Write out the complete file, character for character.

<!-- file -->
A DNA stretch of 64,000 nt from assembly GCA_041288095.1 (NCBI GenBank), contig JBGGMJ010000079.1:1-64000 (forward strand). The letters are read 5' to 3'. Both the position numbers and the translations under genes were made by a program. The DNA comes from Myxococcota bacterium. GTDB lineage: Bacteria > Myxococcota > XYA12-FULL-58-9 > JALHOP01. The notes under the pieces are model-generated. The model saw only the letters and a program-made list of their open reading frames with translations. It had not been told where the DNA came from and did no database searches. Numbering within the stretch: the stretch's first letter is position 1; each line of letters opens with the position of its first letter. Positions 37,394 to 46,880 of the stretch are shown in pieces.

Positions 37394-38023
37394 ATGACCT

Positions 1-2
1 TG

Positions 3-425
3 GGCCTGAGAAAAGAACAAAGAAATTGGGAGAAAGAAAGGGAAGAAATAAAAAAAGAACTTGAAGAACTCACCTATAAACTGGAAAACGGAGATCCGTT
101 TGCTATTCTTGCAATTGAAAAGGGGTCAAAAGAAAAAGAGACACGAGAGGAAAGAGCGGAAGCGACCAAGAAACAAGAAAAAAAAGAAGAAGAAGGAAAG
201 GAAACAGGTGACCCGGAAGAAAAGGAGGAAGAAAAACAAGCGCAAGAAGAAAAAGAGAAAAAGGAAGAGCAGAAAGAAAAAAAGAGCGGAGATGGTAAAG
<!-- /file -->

A DNA stretch of 64,000 nt from assembly GCA_041288095.1 (NCBI GenBank), contig JBGGMJ010000079.1:1-64000 (forward strand). The letters are read 5' to 3'. Both the position numbers and the translations under genes were made by a program. The DNA comes from Myxococcota bacterium. GTDB lineage: Bacteria > Myxococcota > XYA12-FULL-58-9 > JALHOP01. The notes under the pieces are model-generated. The model saw only the letters and a program-made list of their open reading frames with translations. It had not been told where the DNA came from and did no database searches. Numbering within the stretch: the stretch's first letter is position 1; each line of letters opens with the position of its first letter. Positions 37,394 to 46,880 of the stretch are shown in pieces.

Positions 37394-38023
37394 ATGACCT

Positions 1-2
1 TG

Positions 3-425
3 GGCCTGAGAAAAGAACAAAGAAATTGGGAGAAAGAAAGGGAAGAAATAAAAAAAGAACTTGAAGAACTCACCTATAAACTGGAAAACGGAGATCCGTT
101 TGCTATTCTTGCAATTGAAAAGGGGTCAAAAGAAAAAGAGACACGAGAGGAAAGAGCGGAAGCGACCAAGAAACAAGAAAAAAAAGAAGAAGAAGGAAAG
201 GAAACAGGTGACCCGGAAGAAAAGGAGGAAGAAAAACAAGCGCAAGAAGAAAAAGAGAAAAAGGAAGAGCAGAAAGAAAAAAAGAGCGGAGATGGTAAAG